Larry Holmberg; Amusement Center, Inc., a Minnesotacorporation, Appellants, v. City of Ramsey, a Municipal Corporation, Appellee, 12 F.3d 140 (8th Cir. 1994)Annotate this Case
Submitted March 18, 1993. Decided Dec. 30, 1993. Rehearing and Suggestion for RehearingEn Banc Denied Feb. 10, 1994
Randall D.B. Tigue, Minneapolis, MN, argued, for appellants.
James J. Thompson, Minneapolis, MN, argued, for appellee.
Before FAGG, MAGILL, and HANSEN, Circuit Judges.
FAGG, Circuit Judge.
Larry Holmberg owns and operates an adults-only business that deals in sexually explicit materials protected under the First Amendment. Holmberg brought this action against the City of Ramsey challenging the constitutionality of the City's zoning ordinance, which requires Holmberg to relocate his business because the business is located within 1000 feet of a day-care center, a church, a bowling alley that serves liquor, and residential property. Following a trial, the district court upheld the ordinance. Schneider v. City of Ramsey, 800 F. Supp. 815 (D. Minn. 1992). Holmberg appeals and we affirm.
On April 19, 1990, Holmberg opened his business on property he owned near Highway 10, the main commercial road through the City. Although Holmberg's business does not have direct access to Highway 10, the business is visible from the highway. Holmberg sells adults-only books and magazines and sexual novelties. Holmberg also provides coin-operated machines for viewing adults-only movies on the premises. Because Holmberg's business was the first of its kind in the City and the City had no ordinance dealing with sexually oriented businesses, the Ramsey City Council met to consider the advisability of amending its zoning ordinance. Having decided to study how these businesses affect their neighborhoods, the City Council passed an interim ordinance banning the operation of sexually oriented businesses until the study was completed. After Holmberg obtained a district court restraining order prohibiting the City from closing his business, the City Council lifted the interim ordinance's ban so Holmberg could operate his business. Although the City Council's initial action was constitutionally flawed, the district court made clear that the City Council passed the interim ordinance to foster an orderly study and to develop an appropriate zoning measure, rather than to suppress Holmberg's adults-only materials.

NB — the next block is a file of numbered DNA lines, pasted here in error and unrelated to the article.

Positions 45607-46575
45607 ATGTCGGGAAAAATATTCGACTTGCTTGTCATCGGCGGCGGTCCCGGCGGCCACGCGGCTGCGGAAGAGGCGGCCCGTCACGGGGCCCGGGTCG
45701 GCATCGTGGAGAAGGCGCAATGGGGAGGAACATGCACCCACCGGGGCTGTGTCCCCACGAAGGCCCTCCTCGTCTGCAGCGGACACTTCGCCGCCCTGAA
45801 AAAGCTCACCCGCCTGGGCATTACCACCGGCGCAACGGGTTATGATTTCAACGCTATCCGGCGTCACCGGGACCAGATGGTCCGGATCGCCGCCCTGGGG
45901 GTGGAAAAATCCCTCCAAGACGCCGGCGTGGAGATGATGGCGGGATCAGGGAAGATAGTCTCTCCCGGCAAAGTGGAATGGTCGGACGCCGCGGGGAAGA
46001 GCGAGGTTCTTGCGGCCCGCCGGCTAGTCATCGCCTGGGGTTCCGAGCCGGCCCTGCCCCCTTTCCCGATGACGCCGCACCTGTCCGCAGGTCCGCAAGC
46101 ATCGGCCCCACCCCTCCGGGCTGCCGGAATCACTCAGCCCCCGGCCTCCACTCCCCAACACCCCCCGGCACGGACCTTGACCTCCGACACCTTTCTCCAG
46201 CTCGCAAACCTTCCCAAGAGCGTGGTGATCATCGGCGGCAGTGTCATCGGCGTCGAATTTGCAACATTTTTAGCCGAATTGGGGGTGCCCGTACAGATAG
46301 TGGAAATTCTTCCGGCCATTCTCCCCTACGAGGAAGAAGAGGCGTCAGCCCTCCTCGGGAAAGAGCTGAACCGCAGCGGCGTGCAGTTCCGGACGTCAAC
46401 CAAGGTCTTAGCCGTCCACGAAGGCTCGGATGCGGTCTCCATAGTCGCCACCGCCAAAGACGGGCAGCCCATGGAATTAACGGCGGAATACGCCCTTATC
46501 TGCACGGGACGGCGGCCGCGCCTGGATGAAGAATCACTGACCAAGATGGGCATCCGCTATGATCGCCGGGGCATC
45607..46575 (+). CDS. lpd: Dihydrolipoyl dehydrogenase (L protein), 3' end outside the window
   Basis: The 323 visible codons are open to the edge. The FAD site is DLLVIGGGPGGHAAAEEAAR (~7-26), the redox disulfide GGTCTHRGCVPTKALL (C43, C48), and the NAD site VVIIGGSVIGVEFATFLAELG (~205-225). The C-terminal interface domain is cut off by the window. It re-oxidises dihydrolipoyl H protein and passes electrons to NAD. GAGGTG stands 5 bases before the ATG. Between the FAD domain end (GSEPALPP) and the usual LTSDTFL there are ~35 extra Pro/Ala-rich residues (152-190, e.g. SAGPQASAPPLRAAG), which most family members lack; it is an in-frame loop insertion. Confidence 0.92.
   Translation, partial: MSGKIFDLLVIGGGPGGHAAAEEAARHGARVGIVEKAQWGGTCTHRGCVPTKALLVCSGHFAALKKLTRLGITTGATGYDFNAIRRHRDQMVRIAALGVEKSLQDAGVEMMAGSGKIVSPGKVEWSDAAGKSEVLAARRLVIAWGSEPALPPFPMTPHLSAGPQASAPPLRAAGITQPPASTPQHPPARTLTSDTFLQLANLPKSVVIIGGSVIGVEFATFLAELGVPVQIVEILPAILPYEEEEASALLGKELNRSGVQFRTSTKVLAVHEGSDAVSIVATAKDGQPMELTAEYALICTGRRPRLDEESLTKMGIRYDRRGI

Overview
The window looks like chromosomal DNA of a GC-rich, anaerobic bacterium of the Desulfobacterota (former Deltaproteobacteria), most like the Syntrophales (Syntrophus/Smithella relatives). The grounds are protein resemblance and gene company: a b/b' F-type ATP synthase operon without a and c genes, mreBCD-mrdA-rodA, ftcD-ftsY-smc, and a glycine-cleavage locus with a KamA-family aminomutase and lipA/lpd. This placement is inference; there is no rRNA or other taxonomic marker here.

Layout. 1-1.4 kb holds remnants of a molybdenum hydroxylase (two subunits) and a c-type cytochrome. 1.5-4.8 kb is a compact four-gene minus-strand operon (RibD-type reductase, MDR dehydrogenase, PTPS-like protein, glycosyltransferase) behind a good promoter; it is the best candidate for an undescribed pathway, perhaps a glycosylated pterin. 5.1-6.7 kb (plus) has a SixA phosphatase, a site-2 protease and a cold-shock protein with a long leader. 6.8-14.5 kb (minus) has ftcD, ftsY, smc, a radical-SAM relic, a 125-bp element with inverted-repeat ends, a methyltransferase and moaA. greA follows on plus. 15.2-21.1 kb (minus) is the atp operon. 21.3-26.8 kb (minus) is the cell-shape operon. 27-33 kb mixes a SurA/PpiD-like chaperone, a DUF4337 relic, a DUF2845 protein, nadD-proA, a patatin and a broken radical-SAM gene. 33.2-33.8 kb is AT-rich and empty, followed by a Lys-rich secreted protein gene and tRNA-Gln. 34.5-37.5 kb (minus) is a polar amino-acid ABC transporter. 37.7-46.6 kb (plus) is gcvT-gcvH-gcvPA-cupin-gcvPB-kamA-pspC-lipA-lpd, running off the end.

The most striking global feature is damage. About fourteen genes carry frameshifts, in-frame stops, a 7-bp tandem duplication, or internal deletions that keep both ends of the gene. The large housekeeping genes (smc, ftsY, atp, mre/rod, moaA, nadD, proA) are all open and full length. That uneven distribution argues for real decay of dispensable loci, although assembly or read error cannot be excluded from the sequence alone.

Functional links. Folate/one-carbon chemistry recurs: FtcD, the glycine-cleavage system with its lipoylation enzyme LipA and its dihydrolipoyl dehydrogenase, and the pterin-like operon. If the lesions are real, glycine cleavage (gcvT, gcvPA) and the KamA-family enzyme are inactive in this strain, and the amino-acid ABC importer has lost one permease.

The City promptly hired a professional city planner to investigate the secondary effects of sexually oriented businesses and prepare a report for the City Council's consideration. The planner gathered and analyzed relevant neighborhood impact studies conducted by other cities located inside and outside of Minnesota. The planner also examined a variety of relevant reports, including a Minnesota Attorney General's report about regulating these businesses. Based on the planner's report, recommendations by the city planning commission, and local public hearings, the City Council concluded that sexually oriented businesses like Holmberg's would produce negative secondary effects including increased crime, diminished property values, and general neighborhood blight in Ramsey. The City Council then amended the City's zoning ordinance to include provisions aimed at minimizing the unwanted secondary effects of sexually oriented businesses.
As amended, the zoning ordinance designates two commercial zones in which sexually oriented businesses may operate. Within these zones, sexually oriented businesses must be located at least 1000 feet from residentially zoned property, day-care centers, educational facilities, public libraries, public parks, other sexually oriented businesses, on-sale liquor establishments, and churches. Although Holmberg's business is located within one of the newly-created zones, Holmberg's business is nonconforming because it is located within 1000 feet of a day-care center, a church, a bowling alley that serves liquor, and residential property. Thus, under the zoning ordinance, Holmberg must relocate his business within a given grace period. Holmberg neither challenges the reasonableness of the grace period nor claims he is unable to recoup his investment within this period.
Relying on City of Renton v. Playtime Theatres, Inc., 475 U.S. 41, 106 S. Ct. 925, 89 L. Ed. 2d 29 (1986), the district court concluded Ramsey's zoning ordinance does not violate the First Amendment. The district court found the City reasonably relied on other cities' relevant studies in concluding sexually oriented businesses will produce undesirable secondary effects in Ramsey, the City passed the zoning ordinance to diminish the unwanted secondary effects, and the ordinance gives sexually oriented businesses like Holmberg's a reasonable opportunity to operate in the City. Having reviewed the record, we conclude these findings are not clearly erroneous.